Squad Goals: 5 Things I Want From the Suicide Squad Movie

This post originally appeared on Panels, which is now Book Riot Comics

A new trailer of David Ayer’s upcoming film, Suicide Squad, was released recently, debuting on a “DC Films” special on TV and, of course, the Internet.

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I’ve seen a lot of folks out there raise their alert level to “cautiously optimistic” after seeing the new trailer, so I think it’s fair to say the trailer is doing its job (using Queen’s “Bohemian Rhapsody” didn’t hurt, either).

Now, me, I’m an old school Suicide Squad fan. I even wrote about it on Panels previously. But I’m not one of those fans who thinks everything has to be just like it was. The John Ostrander/Luke McDonnell series from the late 80s pre-dated the creation of Harley Quinn, for example, but she’s a natural fit for the basic premise of the Squad, which took the spy thriller and adding a whole bunch of damaged and demented personalities to the mix with its “Mission: Impossible with Super Villains” high concept.

With that in mind, there are still some things I want to see from this movie that will make me a happy camper.

1. Moral Ambiguity. 

SuicideSquad4

In retrospect, I think the primary element of the Suicide Squad series that left such a strong impression on me was the fact that, even as a reader, it was hard to tell if the ends justified the means. The cornerstone of this in the original series is Colonel Rick Flag, who struggles with the belief that throwing these despicable people at huge political problems is really for the greater good. In a film where the bad guys are the protagonists, this ambiguity is going to be crucial. Can we root for these guys while disliking them? Can we see that the team’s handlers might be worse than these guys, while under the pretense of doing The Right Thing? We need to feel all of that.

2. Floyd Lawton’s Death Wish.

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Deadshot, A.K.A. Floyd Lawton, was a fascinating addition to the Ostrander series. He walks through hell, calm and unaffected, because he has a death wish. He’s the sharpest shooter in the world, but… he can’t hit the yellow oval on Batman’s chest? “Aren’t you aware that you pull your shoots around me,” says Batman to Floyd in an issue of Suicide Squad. The squad offers Lawton a chance to go out in a blaze of glory, while also offering him insight into himself. Will he die or will he live long enough to change what he has to change? I want to see that character on the big screen.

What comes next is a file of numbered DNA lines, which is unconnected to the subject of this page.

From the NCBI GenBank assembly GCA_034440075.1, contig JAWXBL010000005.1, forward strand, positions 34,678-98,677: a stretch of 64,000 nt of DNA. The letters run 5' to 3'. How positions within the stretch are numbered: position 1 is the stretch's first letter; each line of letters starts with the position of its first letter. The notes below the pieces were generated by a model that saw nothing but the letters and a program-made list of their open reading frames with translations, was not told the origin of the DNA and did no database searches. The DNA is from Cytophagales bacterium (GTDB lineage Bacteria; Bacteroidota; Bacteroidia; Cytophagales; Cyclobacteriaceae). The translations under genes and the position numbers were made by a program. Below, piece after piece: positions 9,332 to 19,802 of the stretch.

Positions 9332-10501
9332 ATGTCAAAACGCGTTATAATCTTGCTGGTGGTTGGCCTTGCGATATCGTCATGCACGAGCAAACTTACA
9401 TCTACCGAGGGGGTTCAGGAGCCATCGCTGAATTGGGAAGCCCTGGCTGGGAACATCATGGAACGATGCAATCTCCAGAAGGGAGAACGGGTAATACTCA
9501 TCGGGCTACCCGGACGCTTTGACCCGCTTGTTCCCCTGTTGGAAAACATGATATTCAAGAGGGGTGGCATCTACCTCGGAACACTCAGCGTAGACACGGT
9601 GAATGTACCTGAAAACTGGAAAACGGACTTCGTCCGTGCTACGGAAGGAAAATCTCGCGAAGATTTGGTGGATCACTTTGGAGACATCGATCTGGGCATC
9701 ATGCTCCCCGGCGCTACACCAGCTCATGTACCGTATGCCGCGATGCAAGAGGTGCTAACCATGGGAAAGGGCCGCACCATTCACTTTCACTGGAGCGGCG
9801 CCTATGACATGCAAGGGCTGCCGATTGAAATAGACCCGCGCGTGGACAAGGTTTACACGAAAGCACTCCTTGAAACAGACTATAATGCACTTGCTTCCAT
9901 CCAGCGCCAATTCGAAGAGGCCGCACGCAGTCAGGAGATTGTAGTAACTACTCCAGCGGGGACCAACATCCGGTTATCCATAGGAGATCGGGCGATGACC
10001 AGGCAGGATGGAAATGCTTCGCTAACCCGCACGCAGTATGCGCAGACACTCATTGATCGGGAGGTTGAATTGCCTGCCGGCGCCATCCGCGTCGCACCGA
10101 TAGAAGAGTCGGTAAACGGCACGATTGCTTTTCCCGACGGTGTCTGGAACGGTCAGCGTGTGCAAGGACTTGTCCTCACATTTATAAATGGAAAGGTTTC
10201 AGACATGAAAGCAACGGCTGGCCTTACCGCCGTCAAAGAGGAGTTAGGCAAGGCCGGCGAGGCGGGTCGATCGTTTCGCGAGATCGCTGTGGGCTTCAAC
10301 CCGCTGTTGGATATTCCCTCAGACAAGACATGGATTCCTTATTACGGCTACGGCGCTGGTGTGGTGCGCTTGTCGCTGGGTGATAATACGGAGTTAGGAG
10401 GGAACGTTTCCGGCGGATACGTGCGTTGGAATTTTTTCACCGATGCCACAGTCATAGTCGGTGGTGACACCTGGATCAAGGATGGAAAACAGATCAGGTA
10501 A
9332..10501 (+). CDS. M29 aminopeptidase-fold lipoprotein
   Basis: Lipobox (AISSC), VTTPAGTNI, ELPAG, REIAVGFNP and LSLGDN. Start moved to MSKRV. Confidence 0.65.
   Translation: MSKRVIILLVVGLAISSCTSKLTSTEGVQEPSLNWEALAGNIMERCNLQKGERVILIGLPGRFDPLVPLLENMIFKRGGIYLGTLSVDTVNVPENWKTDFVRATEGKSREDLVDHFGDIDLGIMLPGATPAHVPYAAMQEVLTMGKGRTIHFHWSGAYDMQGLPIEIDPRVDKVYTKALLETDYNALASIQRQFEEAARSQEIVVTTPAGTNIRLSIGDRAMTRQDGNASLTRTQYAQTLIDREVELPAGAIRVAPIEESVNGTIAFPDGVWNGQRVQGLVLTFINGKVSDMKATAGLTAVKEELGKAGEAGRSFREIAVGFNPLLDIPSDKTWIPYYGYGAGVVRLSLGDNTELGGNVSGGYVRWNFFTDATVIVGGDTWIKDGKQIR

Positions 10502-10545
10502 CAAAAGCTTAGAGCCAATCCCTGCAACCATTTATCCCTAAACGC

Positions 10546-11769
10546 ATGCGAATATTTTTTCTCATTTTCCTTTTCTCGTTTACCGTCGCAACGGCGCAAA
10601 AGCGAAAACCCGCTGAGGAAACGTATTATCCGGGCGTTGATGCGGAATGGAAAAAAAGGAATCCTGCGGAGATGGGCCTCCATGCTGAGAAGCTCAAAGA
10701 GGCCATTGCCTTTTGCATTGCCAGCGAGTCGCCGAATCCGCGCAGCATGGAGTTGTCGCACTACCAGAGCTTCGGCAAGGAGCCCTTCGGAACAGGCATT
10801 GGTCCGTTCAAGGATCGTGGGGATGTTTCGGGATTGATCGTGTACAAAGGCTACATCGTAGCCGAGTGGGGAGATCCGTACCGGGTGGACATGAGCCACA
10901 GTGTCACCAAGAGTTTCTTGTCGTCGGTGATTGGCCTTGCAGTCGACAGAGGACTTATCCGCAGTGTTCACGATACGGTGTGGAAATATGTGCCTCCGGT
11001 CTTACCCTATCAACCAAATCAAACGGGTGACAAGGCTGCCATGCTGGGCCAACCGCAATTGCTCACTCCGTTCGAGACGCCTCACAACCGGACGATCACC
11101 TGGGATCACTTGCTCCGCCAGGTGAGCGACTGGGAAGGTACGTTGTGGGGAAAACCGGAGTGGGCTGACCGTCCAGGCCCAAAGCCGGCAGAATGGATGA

And really, what I’m saying about Floyd Lawton goes for all of the characters. They’re conflicted, damaged, and sometimes psychotic. But always interesting, and always reacting in unique, startling, and sometimes hilarious ways to the situations around them.

3. Casualties of War.

No, I'm not telling you who this is. Just... get used to death.

No, I’m not telling you who this is. Just… get used to death.

It’s called the Suicide Squad for a reason. Some of these guys won’t make it out alive. And that’s something that really made the comics series sing back in the day. Characters would die or be severely injured. It raised the stakes. We know Superman or Batman aren’t going to buy it taking out some third world dictator, but Captain Boomerang? We were really never quite sure. This was a series I read month in and month out, never knowing if one of the cast will die. (There are obvious “red shirts” along the way, but the Squad did kill some of its major characters. No spoilers here!)

4. Let the Wall be the Wall.

AmandaWaller

Ah, Amanda Waller. The Wall. Played in this film by Viola Davis. While Waller may be hierarchically above her strike force of convicts and military grunts, she was never necessarily morally above them. She just always had to act like it. She makes the tough calls. She’ll stare down the Batman.  But simply assuming you have the moral authority to do what you’re doing doesn’t mean you’re the moral authority.

5. Humor.

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Look, when David Ayer was tapped to direct the Suicide Squad film, I knew — based on what I saw in his previous film Fury — that he could capture the the grim and grit of this morally gray high concept. And that’s the thing, I think that this film can handle the darkness better than, say, when you make a completely dour film about a certain son of Krypton, but at the same time… I think they humor is going to be the key to this film. And, frankly, it was one of the keys the the classic series as well. The darker the situation, the grimmer the plight, the more human it is to find the levity where you can. The classic Ostrander/McDonnell series, in the midst of political turmoil, made sure that the villains cracked wise, even in the face of death. And there were pranks. In fact, there was a mystery that ran for many issues, in which various members of the squad were hit in the face with cream pies from a mysterious assailant. Yes, PIES TO THE FACE. In a political thriller comic. Because sometimes that’s exactly what you need.

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